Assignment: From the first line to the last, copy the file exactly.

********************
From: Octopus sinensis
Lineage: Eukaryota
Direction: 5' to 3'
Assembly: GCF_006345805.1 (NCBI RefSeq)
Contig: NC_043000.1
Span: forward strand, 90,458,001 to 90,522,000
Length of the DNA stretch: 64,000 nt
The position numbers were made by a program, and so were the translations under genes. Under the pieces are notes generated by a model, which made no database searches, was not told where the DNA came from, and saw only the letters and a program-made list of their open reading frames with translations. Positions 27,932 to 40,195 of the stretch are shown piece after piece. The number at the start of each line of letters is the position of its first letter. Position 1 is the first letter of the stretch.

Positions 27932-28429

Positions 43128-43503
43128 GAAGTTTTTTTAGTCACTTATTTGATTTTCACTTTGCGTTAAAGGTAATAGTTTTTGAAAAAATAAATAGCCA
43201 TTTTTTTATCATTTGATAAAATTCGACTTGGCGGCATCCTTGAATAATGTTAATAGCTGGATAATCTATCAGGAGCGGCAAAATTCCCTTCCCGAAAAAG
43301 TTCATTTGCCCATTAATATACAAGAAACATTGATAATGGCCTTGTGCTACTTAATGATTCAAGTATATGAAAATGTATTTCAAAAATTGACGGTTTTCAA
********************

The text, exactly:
From: Octopus sinensis
Lineage: Eukaryota
Direction: 5' to 3'
Assembly: GCF_006345805.1 (NCBI RefSeq)
Contig: NC_043000.1
Span: forward strand, 90,458,001 to 90,522,000
Length of the DNA stretch: 64,000 nt
The position numbers were made by a program, and so were the translations under genes. Under the pieces are notes generated by a model, which made no database searches, was not told where the DNA came from, and saw only the letters and a program-made list of their open reading frames with translations. Positions 27,932 to 40,195 of the stretch are shown piece after piece. The number at the start of each line of letters is the position of its first letter. Position 1 is the first letter of the stretch.

Positions 27932-28429

Positions 43128-43503
43128 GAAGTTTTTTTAGTCACTTATTTGATTTTCACTTTGCGTTAAAGGTAATAGTTTTTGAAAAAATAAATAGCCA
43201 TTTTTTTATCATTTGATAAAATTCGACTTGGCGGCATCCTTGAATAATGTTAATAGCTGGATAATCTATCAGGAGCGGCAAAATTCCCTTCCCGAAAAAG
43301 TTCATTTGCCCATTAATATACAAGAAACATTGATAATGGCCTTGTGCTACTTAATGATTCAAGTATATGAAAATGTATTTCAAAAATTGACGGTTTTCAA